England will fail to be smoke-free by 2030 if current smoking trends continue, Cancer Research UK has warned.
Figures released by the charity suggest England is not expected to be smoke-free until 2037 – seven years behind the ambitious target set last year.
It warned that unless smoking in the poorest communities is tackled, health inequalities will remain rife.
The new projections show a 20-year gap in smoking rates between the least and most deprived people in England, with the richest expected to achieve smoke-free in 2025 and the poorest not reaching it until the mid-2040s.
The government hopes that 2030 will be the year when England can call itself smoke-free – which means getting the overall proportion of adults who smoke down to 5%.
At the moment, 14% of adults in England smoke cigarettes.
Cancer Research said reinvesting in stop smoking services and national education campaigns that encourage smokers to quit will be essential, yet both have had significant cuts in recent years.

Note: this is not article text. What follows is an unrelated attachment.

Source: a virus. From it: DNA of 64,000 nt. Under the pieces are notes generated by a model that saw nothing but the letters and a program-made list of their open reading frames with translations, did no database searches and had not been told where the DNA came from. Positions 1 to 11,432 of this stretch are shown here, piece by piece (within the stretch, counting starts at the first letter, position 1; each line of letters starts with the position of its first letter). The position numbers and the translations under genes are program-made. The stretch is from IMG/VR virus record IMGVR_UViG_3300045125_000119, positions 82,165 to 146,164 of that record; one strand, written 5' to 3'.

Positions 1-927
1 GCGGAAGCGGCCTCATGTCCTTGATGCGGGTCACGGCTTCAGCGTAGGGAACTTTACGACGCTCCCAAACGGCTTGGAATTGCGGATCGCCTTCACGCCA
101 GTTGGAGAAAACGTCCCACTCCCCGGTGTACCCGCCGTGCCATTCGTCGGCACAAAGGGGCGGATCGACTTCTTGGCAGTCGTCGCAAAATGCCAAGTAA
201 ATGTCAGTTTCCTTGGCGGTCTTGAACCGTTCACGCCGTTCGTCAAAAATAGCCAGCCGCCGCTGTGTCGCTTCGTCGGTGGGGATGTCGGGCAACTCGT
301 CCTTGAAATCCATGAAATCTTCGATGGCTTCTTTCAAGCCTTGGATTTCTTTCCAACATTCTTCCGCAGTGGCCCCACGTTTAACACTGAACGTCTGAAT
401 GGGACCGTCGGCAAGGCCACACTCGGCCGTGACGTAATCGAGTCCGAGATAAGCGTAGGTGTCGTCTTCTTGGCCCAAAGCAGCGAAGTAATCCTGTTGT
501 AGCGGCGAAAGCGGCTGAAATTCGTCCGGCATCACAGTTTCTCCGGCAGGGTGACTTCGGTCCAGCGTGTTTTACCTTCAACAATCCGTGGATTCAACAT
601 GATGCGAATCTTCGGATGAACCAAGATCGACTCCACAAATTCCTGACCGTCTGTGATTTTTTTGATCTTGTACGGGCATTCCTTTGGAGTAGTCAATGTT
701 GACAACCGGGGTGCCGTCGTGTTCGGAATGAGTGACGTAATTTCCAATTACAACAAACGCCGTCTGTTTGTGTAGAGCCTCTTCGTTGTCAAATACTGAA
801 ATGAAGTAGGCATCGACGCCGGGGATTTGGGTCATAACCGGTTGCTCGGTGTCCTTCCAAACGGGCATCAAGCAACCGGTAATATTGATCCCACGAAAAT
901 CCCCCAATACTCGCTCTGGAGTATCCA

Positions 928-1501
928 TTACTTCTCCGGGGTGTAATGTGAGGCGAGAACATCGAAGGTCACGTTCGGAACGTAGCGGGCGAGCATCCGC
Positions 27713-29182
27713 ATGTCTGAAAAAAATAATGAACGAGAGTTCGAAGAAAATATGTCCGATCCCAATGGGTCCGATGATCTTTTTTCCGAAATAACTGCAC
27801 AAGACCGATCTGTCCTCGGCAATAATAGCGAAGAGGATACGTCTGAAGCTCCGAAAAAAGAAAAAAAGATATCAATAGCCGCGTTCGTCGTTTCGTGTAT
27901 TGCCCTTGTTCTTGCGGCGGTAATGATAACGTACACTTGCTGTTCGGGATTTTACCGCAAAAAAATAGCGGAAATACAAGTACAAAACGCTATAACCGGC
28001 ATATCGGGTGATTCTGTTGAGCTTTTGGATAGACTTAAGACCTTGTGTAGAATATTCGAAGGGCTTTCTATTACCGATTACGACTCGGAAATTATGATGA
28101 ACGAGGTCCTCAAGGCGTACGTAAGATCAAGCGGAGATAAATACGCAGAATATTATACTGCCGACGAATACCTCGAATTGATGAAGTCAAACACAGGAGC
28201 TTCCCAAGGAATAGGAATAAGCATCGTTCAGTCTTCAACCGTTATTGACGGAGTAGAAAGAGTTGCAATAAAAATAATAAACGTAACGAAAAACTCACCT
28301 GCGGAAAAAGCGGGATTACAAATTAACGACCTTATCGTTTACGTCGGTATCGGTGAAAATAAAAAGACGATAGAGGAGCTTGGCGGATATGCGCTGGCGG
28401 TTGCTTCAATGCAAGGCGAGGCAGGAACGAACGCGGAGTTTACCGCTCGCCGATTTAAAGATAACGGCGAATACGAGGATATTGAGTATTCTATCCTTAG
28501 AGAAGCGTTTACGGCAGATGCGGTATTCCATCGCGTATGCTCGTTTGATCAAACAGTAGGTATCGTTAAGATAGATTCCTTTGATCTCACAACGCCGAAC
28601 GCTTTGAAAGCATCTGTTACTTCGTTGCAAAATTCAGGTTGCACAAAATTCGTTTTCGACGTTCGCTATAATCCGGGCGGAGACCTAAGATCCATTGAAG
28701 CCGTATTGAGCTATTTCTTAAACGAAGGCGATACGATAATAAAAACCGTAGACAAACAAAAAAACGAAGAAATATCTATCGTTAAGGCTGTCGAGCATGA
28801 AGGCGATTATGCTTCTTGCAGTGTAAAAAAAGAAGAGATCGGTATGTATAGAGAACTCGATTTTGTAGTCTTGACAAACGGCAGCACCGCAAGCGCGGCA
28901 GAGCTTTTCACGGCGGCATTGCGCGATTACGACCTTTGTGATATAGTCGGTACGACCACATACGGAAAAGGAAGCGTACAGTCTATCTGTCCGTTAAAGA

In order to reach its ambition, smoking rates need to drop 40% faster than projected.
The charity believes there are actions the government must urgently take to achieve its ambitions, including a fixed annual charge on the tobacco industry which would provide funding to reduce the £11bn burden smoking-related illnesses cost society in England every year.
This money could help provide more funding for stop smoking services, it said.
Dr Katrina Brown, Cancer Research UK’s statistics manager and report co-author, stated that smoking is the biggest cause of cancer, leading to around 120 cases of cancer in England every day.